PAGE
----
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By Chuck Groot

Acupuncture is the art of inserting very thin needles just under the skin to stimulate specific points on the body in order to bring about relief of pain and wellness to the body. This is accomplished by restoring the balance of qi to the body. It is a way to unblock or influence chi and help it flow back into balance.

Qi is the life force which is found in everything, both human and non-human, from breath to the blood that flows through us, and the movement of qi throughout the body is a sensation brought about by acupuncture that you will not want to miss. It kind of feels like blood flowing, as if you could hear it, but not really. When the acupuncturist takes the needles out of your body you can almost feel the qi moving, it feels like a thread being pulled from your leg, or foot, or wherever the needle is being drawn out from. It is a very calming experience. Simply, the flow of your qi is being restored by stimulating it using needles.

The philosophy of Dao, ying and yang, must be understood in order to understand acupuncture.

Dao is the way of life in Chinese Medicine and acupuncture. Dao advocates living in moderation, and striving for balance with nature. The Chinese believe that moderation is the key to living a long life, and use the practice of acupuncture to balance bodies and spirit to maintain health and to bring into balance ill health.

We are made up of three elements, qi (pronounced Chee) is our energy, Shen is your spirit, and Jing is the essence of ourselves. Qi establishes the interconnectedness with everything and is found in one's blood and heart, lungs and oxygen. Shen is compared to ones soul in that it provides thought and the awareness of the self. Jing helps us grow and reproduce. Once we lose jing, it cannot be replaced, as the Chinese believe that we are each born with a finite amount. Because we lose jing if we live carelessly, acupuncture can reduce the loss by balancing the qi, or energy, helping to preserve jing. When our Jing is used up, we die.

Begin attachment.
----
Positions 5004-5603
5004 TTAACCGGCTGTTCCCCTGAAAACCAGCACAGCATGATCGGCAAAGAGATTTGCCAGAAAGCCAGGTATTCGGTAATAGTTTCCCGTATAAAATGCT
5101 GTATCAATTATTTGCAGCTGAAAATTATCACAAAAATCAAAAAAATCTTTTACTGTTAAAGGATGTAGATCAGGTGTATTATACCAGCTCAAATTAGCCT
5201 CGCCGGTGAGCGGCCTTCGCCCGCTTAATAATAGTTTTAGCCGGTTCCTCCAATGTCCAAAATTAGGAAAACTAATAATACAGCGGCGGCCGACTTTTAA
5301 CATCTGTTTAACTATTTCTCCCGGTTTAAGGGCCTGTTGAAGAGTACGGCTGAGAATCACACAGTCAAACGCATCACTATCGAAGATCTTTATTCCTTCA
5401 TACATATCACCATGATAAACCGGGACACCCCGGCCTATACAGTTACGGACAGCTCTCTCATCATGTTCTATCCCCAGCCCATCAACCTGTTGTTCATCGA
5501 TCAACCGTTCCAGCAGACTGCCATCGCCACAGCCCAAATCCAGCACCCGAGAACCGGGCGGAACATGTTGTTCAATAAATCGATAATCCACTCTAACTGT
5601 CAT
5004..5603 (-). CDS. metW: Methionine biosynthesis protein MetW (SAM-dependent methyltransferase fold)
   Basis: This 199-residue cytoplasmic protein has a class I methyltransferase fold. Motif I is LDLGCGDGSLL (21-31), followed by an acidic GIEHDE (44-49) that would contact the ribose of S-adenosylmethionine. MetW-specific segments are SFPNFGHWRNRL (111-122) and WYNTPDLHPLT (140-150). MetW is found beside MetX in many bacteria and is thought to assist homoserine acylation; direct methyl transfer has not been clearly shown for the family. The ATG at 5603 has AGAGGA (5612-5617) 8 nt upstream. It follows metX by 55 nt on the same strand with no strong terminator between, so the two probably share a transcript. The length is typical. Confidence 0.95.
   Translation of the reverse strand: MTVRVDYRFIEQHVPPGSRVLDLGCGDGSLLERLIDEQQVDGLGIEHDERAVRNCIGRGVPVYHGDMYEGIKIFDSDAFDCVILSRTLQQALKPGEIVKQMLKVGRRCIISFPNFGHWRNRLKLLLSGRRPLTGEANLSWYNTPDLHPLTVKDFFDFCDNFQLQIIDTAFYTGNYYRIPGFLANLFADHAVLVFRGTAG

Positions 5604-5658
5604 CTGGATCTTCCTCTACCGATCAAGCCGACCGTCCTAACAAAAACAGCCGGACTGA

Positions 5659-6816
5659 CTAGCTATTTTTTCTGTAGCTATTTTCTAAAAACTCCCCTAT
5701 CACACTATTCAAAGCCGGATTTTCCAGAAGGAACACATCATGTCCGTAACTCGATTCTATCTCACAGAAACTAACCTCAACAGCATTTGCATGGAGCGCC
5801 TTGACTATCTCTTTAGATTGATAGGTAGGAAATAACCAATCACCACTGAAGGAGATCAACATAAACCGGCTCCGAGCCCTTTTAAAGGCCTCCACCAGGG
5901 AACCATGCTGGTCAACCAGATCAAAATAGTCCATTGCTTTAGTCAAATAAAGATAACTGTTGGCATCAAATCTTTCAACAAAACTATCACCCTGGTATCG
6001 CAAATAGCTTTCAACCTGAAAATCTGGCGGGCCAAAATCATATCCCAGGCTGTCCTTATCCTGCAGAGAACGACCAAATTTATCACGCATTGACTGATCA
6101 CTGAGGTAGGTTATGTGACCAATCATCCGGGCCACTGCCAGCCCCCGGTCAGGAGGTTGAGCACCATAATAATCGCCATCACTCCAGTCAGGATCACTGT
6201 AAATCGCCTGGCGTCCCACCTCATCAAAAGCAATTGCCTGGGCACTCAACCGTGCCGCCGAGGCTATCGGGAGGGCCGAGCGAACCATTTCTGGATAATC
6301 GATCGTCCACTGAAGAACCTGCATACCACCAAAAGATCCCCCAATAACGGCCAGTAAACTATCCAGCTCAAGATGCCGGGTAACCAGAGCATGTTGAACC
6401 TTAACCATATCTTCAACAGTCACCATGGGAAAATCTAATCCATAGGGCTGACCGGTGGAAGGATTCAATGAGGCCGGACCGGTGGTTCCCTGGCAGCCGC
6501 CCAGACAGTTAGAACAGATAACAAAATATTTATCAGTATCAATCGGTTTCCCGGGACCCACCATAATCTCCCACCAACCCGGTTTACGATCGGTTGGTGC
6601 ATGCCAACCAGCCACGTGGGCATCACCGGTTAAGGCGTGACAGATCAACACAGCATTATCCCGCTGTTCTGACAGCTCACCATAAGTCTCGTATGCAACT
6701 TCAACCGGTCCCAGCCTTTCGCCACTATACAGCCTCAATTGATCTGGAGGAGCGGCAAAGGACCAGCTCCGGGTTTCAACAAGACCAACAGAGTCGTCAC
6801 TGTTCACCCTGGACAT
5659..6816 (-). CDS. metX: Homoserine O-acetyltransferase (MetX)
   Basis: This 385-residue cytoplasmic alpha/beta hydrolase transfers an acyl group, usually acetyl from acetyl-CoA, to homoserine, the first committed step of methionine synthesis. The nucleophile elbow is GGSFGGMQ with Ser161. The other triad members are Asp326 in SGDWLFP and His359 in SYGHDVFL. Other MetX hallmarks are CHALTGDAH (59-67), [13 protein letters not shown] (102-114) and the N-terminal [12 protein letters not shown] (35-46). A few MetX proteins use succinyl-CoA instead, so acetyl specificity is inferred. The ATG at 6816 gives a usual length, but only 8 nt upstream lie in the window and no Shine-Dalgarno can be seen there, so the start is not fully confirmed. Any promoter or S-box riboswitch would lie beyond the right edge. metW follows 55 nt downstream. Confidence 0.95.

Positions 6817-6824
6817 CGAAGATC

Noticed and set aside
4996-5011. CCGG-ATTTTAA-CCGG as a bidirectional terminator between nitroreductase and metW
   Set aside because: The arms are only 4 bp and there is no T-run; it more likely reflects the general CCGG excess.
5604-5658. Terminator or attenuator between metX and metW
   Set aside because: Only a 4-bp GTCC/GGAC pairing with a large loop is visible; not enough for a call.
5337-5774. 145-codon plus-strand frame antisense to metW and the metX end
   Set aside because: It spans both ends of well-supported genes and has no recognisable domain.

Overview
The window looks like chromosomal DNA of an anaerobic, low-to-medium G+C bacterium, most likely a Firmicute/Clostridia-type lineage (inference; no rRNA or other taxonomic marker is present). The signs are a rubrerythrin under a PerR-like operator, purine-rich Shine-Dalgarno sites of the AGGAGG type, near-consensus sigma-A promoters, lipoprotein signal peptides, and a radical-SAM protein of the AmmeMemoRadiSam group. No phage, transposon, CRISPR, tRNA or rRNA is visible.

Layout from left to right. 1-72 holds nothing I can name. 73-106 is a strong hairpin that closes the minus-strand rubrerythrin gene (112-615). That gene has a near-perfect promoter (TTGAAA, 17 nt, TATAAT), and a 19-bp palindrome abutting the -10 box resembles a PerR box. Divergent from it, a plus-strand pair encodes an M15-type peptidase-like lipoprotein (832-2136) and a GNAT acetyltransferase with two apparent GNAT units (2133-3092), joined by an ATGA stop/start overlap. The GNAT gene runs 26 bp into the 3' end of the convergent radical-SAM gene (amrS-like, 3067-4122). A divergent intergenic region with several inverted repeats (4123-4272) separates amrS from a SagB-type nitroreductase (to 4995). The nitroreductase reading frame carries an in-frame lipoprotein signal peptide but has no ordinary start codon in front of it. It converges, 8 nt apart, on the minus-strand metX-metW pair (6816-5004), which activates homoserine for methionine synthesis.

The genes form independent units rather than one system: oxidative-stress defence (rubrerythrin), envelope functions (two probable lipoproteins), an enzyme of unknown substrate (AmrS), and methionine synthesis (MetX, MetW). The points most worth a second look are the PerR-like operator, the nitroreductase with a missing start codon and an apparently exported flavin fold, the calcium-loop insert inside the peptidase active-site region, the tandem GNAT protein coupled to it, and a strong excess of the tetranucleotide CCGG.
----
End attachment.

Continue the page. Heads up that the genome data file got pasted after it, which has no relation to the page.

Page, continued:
Now on to Ying and Yang, the other elements of life, when these two opposing forces are balanced we are at peace, we are much more likely to let things slide and take life easy, when they are out of balance we exhibit arrogance, pride, lust, gluttony, and the other excesses of living which eat away at our Jing. The emotions run amok and we become sick.

This is also why acupuncture is often used in cooperation with herbal therapy. Acupuncture works with the yang because it comes from outside the body and goes inside (the act of inserting the needle), while herbal therapies are considered to be ying therapies because they move throughout the interior of the body.

While acupuncture is widely thought to be used primarily to control pain, acupuncture can benefit a host of other illnesses, such as repertory ailments (asthma), cataracts, hiccups, ulcers, migraines, and toothache, just to name a very few.

Studies find that acupuncture reduces hot flashes for half of women.

In a study published in the Sept. 28 issue of the journal Menopause, scientists reported that about half the women in the study reduced the frequency of hot flashes, while half did not. Many people who have chronic low back pain have found acupuncture to be helpful. "Women bothered by hot flashes and night sweats may want to give acupuncture a try as a relatively low-cost, low-risk treatment," said Nancy Avis, Ph.D., lead author of the study and professor of Public Health Sciences at Wake Forest School of Medicine, a part of Wake Forest Baptist. "Women will know pretty quickly if acupuncture will work for them. Women who had a reduction in their hot flashes saw a benefit beginning after about three to four weeks of weekly treatments."

The truth is that I have never seen an ailment that can't be alleviated with acupuncture, including alcoholism and addiction cravings. There is a point in the ear which can help alleviate cravings of all addictive behaviors, and acute withdrawal from alcoholism can be helped with the point used for the liver.

Western medicine is beginning to concede to acupuncture for its use in alleviating chronic pain, such as neck and back, which a lot of westerners suffer from. We are only now beginning to accept the fact that it can also be used to help anxiety and chronic fatigue, and more and more medical insurance is beginning to include acupuncture on claim forms.

What happens during acupuncture?

Your acupuncture provider will give you an examination and ask questions about your pain and how well you are functioning. He or she will also ask about your overall health. Then your provider will look for the places (called points) on your body to access the chi that is blocked or not flowing right. Each of the points relates to certain health problems or body functions. Your provider will look for landmarks on your body—using certain muscles or bones, for example—to find the points so that he or she can place the needles. After the provider finds the points, he or she will quickly tap very thin needles into your skin. He or she will probably place several needles. Some may be placed deeper than others, depending on what the provider believes is needed to restore the flow of chi. Every provider is different, but in most cases treatment lasts for 15 minutes to an hour. You may have several visits to complete your treatment. Some people have ongoing visits.

This article is meant to be informative only, and does not go into the detail that acupuncture deserves; please see a practitioner of Chinese medicine for more information.

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